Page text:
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This editorial by Peter J. Pitts was published in The Times Weekly on March 3, 2020. Mr. Pitts is president of the Center for Medicine in the Public Interest and a former FDA associate commissioner.

Keep Canadian drugs out of U.S. medicine cabinets

The Trump administration recently proposed two rules that would allow states, pharmacies, and drug wholesalers to import non-FDA approved medicines from Canada.

No administration, Republican or Democrat, has ever allowed Canadian drug importation – and for good reason. First, experts agree that such a scheme wouldn’t reduce by one penny the co-pay of a single American. Second, it would expose Americans to dangerous counterfeit medicines.
Here's what the administration is proposing. The first of the two rules would allow states, pharmacies, and manufacturers to develop their own importation programs, which the federal government must then review. The second rule would allow U.S. drug manufacturers to import their own drugs and sell them domestically. Each of the administration's schemes would require various safety tests and regulatory screenings that would negate any savings generated by buying Canadian drugs at a lower cost.

Importantly, Canada doesn't have enough medicines to function as America's pharmacy. Consider this -- Canada has barely one-tenth as many people as the United States. According to Canada's acting Ambassador to the United States Kirsten Hillman, if Americans sourced even 40 percent of their prescriptions from Canada, our neighbor to the north would run out of medicine in 118 days.

Hillman explained that Canada is "too small to have any real impact on U.S. drug prices." And Americans who've studied the issue agree. The Congressional Budget Office has previously estimated that Canadian importation would reduce U.S. drug prices by roughly 1 percent.

The most dangerous consideration, however, are the massive safety risks of importation.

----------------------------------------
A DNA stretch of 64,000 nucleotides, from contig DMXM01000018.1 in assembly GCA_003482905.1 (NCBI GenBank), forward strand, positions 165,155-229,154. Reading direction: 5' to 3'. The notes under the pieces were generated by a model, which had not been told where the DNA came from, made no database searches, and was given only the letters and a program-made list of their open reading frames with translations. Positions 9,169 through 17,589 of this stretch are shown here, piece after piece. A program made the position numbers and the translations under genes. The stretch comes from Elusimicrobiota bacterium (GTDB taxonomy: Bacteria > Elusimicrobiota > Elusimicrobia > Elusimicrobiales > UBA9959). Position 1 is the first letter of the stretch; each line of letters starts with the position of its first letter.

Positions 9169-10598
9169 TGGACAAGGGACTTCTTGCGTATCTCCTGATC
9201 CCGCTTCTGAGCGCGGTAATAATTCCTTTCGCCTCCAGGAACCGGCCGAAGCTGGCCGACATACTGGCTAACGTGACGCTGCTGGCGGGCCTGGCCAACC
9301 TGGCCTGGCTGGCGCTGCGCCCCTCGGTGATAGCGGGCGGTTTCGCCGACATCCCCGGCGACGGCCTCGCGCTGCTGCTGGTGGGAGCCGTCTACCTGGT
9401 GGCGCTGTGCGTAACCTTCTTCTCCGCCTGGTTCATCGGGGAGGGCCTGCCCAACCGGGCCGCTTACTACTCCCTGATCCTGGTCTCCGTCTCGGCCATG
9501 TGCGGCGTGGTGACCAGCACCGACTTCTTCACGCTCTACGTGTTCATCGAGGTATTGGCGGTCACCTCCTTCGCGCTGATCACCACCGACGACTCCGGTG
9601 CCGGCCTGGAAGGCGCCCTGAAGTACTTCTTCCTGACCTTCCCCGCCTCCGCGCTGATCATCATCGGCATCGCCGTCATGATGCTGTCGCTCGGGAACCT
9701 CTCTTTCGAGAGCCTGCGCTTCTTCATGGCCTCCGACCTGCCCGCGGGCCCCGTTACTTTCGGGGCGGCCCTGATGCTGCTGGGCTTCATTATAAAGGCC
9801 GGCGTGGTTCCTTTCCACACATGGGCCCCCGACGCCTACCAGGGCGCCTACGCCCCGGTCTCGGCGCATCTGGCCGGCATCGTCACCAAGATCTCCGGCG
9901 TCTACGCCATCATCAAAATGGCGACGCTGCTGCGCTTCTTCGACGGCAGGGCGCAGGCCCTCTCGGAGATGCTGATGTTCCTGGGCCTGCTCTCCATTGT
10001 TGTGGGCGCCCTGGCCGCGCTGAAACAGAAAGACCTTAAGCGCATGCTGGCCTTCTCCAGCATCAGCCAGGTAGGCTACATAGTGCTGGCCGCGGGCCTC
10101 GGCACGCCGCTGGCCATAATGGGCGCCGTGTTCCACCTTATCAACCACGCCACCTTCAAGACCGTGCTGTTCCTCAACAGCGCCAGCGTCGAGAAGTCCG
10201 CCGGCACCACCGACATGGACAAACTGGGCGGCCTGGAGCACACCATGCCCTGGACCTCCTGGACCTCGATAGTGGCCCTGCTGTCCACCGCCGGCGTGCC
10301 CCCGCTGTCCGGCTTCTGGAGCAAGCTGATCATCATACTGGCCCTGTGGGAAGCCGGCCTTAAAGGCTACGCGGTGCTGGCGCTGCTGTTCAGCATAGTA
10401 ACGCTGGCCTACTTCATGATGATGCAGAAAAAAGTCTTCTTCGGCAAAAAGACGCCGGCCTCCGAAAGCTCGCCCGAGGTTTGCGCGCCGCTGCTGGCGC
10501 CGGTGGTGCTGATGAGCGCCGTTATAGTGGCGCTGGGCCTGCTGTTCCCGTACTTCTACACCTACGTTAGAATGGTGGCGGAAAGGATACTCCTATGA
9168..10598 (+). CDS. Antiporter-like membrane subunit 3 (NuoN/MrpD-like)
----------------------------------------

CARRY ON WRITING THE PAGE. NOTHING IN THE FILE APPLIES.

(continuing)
There's no oversight mechanism in place for American oversight of Canadian pharmacies. The FDA openly admits that it "cannot ensure the safety and effectiveness of drugs that it has not approved." Implementing either of the proposed rules could open the floodgates to counterfeit shipments, expired, mislabeled and unapproved products.

Ill-considered importation schemes put American patients in harm's way. Consider a 2018 raid conducted by Royal Canadian Mounted Police. The Mounties seized pharmaceutical shipments about the cross the border. Of the 3,586 packages searched, 87 percent contained counterfeit or illegal products. And just last year, the FDA issued a warning to Canadian drug firm CanaRx for distributing "unapproved" and "misbranded" drugs to Americans.
Canada opposes U.S. importation of Canadian drugs. Canada's foreign ministry warned that the exchange would exacerbate drug shortages in Canada. Already, there are more than 2,000 actual or anticipated shortages in Canada, impacting one in four Canadians between 2015 and 2018.
Drug importation will endanger both American and Canadian lives for little or no savings. It's time to heed the experts, our Canadian friends and the FDA's consistent warnings and abandoned these soundbite proposals.